It’s a discipleship thing…how Jesus speaks about marriage in chapter 10 of St. Mark’s Gospel. A discipleship thing, a growing up within the grace of God. And being a discipleship thing, that means it’s a Christ thing, a Gift thing.
For the Pharisees…and for nearly everyone who says anything on the subject of marriage these days, whether in the church or out in the public square…for the Pharisees it’s a Law thing! “Is it lawful…?” That’s the question they throw at Jesus. “Is it lawful for a man to divorce his wife?” Is it lawful for a woman to divorce her husband? Is it lawful for a man or woman to marry again? Is it lawful for a man to marry another man, or a woman another woman? Is it lawful for a man to marry multiple wives? Is it lawful for a man and woman, man and man, woman and woman, or whatever combination you care to name…is it lawful for them to ‘co-hab’ without being husband and wife? Is it lawful…? That’s the Pharisee question.
Jesus’ reply says, in effect, “If you want Law, I’ll give you Law…but Law is not, ultimately, the answer!” It’s a discipleship thing, a Christ thing, a Gift thing.
As He did in our Reading two weeks ago, Jesus again uses children to make His point. Little children simply receive what they are given. So, He says, “the kingdom of God belongs to such as these,” to such as receive and do not argue about the gift. The gift simply becomes part of them and shapes their life. And when Jesus hugged the little children, none was left out of His loving embrace!
Our Lord’s words about marriage ring with that kind of grace. When a person marries, he/she embraces the whole of other, without reservation, nothing kept back or held outside. To each other is given their whole self, bone of bones and flesh of flesh. So from that day on, nobody else can give them such happiness as each other…nor such pain. Because “from the beginning of creation ‘God made them male and female.’ ‘Therefore a man shall leave his father and mother and hold fast to his wife, and the two shall become one flesh”—one, whole, embraced for good.
Twice in St. Mark, chapter 10, the disciples react in shock to Jesus’ words. “This is too much. It’s more than a person can handle!” And both times Jesus agrees with them. “Yes it is too much…for you! But not for God.” It’s a discipleship thing. A gift thing. A Christ thing.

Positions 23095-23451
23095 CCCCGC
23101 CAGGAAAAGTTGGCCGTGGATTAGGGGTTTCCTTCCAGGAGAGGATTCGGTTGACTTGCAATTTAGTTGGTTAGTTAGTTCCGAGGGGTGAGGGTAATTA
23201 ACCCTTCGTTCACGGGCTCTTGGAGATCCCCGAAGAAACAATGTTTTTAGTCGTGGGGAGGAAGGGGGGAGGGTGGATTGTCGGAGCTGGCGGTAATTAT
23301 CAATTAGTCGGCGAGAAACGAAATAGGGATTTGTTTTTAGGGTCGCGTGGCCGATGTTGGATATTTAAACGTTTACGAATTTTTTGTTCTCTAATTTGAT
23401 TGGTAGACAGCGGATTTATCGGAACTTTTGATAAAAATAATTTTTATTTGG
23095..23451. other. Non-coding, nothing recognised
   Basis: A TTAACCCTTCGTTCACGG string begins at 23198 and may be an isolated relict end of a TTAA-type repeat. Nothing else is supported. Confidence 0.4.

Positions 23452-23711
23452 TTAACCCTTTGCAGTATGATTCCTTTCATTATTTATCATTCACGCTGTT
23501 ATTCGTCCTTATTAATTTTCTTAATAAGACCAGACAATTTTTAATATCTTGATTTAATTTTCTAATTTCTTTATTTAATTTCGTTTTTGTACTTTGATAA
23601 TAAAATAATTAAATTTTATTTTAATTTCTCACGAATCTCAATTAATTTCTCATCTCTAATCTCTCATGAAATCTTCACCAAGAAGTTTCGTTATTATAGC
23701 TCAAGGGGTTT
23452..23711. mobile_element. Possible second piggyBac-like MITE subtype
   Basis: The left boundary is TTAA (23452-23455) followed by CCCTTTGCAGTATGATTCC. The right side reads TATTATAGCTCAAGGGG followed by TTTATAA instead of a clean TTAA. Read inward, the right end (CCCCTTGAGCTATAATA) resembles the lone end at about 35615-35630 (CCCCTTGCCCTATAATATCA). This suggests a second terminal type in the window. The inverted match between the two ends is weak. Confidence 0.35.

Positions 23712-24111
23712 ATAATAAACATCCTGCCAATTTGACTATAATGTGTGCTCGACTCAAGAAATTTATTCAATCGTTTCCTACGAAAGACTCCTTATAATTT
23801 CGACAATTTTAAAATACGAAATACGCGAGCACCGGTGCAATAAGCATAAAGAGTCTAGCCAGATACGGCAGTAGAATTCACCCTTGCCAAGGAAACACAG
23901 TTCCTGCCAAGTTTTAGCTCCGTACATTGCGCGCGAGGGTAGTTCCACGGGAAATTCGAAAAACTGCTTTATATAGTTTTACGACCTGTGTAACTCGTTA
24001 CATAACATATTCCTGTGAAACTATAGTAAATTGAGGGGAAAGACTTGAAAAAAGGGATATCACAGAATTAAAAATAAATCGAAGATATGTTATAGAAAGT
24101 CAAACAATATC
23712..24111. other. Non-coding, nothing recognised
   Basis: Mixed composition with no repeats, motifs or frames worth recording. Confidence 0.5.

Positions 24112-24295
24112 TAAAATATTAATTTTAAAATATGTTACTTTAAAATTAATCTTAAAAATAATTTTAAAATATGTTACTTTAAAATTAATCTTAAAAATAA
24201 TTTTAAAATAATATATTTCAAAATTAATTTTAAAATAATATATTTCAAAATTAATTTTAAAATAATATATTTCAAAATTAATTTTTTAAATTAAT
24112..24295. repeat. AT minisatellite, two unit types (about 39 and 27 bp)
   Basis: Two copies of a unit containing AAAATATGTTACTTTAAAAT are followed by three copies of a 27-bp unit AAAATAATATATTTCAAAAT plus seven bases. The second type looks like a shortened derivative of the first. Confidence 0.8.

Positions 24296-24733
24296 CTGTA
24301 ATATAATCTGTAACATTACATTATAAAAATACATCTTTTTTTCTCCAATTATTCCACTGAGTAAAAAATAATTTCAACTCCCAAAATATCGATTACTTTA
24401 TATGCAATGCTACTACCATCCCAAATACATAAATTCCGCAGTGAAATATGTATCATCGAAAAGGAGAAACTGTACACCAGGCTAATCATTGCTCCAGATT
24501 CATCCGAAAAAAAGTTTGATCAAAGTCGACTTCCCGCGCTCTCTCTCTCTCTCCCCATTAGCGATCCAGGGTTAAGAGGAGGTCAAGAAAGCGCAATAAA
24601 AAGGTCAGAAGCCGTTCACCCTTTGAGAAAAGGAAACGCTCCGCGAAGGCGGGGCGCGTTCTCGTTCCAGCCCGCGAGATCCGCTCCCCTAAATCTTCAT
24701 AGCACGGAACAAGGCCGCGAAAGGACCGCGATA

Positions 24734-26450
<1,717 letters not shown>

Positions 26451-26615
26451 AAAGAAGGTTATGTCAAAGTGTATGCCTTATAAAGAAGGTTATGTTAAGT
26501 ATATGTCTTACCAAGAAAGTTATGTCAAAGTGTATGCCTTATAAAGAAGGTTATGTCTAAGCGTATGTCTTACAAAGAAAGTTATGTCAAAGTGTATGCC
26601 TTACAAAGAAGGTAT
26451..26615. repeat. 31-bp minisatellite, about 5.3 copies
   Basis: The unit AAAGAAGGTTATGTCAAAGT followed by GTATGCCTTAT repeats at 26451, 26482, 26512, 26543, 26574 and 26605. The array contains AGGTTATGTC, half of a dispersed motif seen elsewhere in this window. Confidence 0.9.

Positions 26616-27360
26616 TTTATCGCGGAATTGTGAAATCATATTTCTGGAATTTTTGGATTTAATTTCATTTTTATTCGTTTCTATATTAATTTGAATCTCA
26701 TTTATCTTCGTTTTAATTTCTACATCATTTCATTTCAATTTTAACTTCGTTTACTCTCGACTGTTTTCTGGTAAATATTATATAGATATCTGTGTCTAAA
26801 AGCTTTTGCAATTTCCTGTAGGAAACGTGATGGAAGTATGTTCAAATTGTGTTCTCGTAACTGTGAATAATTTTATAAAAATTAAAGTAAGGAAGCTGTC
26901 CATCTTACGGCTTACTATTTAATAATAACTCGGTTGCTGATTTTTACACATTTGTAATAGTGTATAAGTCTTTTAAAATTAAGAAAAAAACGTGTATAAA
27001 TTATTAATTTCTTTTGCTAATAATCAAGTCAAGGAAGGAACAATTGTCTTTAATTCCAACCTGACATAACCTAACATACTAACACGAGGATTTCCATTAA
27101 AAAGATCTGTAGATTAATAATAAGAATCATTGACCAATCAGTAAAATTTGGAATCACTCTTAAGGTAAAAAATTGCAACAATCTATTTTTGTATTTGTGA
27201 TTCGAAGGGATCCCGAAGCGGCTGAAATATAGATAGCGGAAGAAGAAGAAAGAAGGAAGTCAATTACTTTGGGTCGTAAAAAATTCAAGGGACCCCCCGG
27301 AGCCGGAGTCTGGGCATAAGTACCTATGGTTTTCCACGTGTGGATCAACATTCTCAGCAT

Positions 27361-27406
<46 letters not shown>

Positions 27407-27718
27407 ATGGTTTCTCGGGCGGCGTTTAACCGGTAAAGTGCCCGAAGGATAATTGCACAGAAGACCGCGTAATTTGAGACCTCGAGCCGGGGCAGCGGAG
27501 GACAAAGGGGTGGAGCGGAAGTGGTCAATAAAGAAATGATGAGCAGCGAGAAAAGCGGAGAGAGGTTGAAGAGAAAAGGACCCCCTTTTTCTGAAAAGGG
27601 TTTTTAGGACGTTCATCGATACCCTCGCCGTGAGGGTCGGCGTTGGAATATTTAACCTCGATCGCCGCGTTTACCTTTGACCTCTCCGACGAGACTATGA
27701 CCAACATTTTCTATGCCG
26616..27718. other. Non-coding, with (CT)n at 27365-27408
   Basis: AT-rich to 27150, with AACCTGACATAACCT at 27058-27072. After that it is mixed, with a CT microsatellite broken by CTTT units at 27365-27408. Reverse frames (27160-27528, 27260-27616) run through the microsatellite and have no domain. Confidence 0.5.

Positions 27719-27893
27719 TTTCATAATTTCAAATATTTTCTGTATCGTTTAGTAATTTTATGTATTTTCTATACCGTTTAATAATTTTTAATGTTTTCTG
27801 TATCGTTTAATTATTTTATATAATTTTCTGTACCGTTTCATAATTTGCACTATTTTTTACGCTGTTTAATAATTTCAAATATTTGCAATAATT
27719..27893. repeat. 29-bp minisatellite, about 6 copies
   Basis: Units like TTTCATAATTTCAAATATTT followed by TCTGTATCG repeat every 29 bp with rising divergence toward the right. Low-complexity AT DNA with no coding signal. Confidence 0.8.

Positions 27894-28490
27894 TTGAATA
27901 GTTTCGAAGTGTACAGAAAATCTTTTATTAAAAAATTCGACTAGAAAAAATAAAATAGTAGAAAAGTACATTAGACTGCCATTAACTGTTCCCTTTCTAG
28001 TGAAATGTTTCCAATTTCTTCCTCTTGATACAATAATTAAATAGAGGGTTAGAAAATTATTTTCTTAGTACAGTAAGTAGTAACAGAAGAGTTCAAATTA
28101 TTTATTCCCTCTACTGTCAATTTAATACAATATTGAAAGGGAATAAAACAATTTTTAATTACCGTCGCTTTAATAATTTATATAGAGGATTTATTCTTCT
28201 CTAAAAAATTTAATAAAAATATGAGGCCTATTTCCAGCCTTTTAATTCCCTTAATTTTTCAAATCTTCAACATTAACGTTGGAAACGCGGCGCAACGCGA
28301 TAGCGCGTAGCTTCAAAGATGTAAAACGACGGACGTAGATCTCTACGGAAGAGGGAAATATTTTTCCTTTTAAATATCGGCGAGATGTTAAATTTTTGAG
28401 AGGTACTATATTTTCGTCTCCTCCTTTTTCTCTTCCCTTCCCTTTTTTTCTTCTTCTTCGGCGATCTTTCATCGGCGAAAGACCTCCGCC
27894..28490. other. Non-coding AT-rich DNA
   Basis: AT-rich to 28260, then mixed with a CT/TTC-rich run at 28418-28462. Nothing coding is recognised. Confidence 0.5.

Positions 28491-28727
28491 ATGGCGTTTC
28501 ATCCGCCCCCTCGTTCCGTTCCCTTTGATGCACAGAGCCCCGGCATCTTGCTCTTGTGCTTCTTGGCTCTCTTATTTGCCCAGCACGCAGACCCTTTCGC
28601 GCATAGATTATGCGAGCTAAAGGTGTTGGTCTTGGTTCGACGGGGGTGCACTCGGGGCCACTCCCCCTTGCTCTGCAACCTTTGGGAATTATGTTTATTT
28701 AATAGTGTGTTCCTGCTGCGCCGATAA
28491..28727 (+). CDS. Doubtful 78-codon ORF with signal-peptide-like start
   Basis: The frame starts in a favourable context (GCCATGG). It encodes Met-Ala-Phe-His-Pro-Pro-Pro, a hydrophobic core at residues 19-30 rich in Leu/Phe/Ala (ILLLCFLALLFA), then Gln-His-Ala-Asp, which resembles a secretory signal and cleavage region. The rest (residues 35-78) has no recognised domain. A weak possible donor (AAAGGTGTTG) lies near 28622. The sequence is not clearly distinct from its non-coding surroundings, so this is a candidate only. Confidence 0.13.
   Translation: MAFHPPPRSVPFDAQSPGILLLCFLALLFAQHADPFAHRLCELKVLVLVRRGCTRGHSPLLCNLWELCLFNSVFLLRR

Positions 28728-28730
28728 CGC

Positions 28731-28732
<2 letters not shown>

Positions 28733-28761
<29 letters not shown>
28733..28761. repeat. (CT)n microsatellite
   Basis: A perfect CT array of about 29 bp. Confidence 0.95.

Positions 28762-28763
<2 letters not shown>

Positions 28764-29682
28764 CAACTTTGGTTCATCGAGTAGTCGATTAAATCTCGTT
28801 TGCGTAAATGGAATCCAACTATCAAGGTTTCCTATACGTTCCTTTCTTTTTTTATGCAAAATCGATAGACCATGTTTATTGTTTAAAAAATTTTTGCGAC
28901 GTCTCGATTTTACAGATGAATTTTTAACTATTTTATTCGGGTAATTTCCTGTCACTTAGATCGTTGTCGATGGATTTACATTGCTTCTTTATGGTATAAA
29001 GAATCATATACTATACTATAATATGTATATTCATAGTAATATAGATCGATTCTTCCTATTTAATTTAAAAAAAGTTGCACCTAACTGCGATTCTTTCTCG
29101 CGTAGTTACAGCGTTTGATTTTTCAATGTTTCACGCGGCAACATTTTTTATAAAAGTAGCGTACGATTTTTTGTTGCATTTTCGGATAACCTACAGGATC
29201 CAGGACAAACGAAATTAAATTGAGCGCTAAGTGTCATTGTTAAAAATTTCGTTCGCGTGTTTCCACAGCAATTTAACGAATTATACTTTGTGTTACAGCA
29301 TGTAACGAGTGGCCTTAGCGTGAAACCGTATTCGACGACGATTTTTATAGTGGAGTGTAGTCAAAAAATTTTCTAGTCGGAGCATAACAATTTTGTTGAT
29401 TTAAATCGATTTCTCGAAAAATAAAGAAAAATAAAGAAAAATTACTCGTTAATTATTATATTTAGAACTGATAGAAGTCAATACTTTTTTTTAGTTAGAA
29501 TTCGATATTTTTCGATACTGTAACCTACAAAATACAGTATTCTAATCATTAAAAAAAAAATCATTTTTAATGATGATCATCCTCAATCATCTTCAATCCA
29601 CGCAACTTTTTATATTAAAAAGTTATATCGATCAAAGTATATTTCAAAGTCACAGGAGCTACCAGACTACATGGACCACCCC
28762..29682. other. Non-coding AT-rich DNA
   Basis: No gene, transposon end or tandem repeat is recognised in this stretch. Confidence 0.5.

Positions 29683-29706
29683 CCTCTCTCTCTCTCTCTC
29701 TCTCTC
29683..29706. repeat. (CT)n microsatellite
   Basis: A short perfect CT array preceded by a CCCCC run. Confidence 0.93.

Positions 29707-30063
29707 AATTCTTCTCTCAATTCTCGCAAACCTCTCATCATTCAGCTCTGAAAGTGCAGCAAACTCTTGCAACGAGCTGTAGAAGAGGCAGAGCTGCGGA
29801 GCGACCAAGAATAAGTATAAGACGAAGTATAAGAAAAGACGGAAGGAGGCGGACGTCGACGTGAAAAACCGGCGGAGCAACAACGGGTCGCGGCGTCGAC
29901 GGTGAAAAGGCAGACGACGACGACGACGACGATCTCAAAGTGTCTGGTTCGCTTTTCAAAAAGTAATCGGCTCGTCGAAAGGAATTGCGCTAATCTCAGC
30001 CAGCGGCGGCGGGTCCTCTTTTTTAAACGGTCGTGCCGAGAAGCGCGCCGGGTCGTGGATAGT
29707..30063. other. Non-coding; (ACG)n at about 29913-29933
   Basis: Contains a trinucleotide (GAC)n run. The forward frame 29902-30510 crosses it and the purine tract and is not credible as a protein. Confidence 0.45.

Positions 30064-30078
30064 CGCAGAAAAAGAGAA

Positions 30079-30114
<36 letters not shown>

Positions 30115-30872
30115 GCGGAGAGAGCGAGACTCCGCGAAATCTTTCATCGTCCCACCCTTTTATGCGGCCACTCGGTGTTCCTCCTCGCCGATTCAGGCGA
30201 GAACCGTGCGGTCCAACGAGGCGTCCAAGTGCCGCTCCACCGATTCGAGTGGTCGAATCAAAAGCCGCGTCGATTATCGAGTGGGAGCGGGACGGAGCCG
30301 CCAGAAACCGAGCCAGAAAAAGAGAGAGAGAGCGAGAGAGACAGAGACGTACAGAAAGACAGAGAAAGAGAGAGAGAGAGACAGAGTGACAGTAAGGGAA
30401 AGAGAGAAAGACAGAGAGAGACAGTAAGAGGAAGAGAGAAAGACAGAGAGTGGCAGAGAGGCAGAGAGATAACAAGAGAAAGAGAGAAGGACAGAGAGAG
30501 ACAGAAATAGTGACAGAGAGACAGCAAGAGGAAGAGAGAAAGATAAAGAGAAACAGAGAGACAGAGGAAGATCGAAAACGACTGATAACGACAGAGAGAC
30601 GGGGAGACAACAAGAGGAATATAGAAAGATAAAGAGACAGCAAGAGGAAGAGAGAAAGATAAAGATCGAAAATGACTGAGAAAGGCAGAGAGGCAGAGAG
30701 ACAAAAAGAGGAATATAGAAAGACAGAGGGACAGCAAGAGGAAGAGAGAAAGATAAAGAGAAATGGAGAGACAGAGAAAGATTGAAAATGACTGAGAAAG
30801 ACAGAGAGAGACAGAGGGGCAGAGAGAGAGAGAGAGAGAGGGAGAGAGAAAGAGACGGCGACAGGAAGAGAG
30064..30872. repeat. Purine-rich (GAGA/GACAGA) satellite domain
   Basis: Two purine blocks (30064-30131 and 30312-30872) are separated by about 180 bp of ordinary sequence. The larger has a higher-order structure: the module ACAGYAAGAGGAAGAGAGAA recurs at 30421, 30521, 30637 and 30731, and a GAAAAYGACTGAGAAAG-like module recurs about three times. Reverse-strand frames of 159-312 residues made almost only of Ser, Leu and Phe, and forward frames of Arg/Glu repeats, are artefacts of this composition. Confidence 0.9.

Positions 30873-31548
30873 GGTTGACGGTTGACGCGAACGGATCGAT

And the gifts of God’s giving are always more than we can imagine or hope. The Jesus who speaks to us in this chapter today is the Jesus who is on His way up to Jerusalem, to give Himself as a gift for us on the cross, and through the cross to the resurrection and that life which not we nor sin nor death can destroy. And that, as the Apostle Paul writes so famously, is how husbands love their wives, and, likewise, wives their husbands. Not law, but gift…crucified and resurrected gift. A Christ thing!
In the vast and muddled mess called marriage these days, the Church is, by and large, losing the argument. And like the losing side in an argument, we are getting more and more and more shrill in what we say about marriage. But we are losing the argument because we have become like the Pharisees. All we ever say, with rare exception, is Law. “In the beginning God created us male and female.” That’s the Law, that’s the way it is—one man, one woman, one flesh—and any variation from that gets a big “No.” And if you didn’t hear it the first time we’ll say it again louder, “No!” We’ll pound the table and shout it, “No!!” We’ll spit and sputter and lobby and demonstrate, No! No! No! No!
Meanwhile, at the fringes of the faith we hear more and more “yes.” God may say “no” but, hey!, we’re gonna say “yes.” People like “yes.” “Yes” is popular. We’ll hoist our rainbow flags and craft new marriage liturgies, and we’ll rewrite or just plain ignore those parts of the Bible and 2000 years of Christian tradition which don’t fit. Because Yes! Yes! Yes!
It’s all Law. Whether a stern-faced defending of God’s ‘No’ or a cheeky flaunting of it, it’s still Law. And going down the path of Law leads us to only one place…dead. But what did Jesus say? “From the beginning of creation ‘God made them male and female.’” God made them…us… It’s God’s doing. And that means it’s not Law, it is in the way of gift…which makes it a Christ thing, a growing-up-in-His-grace discipleship thing.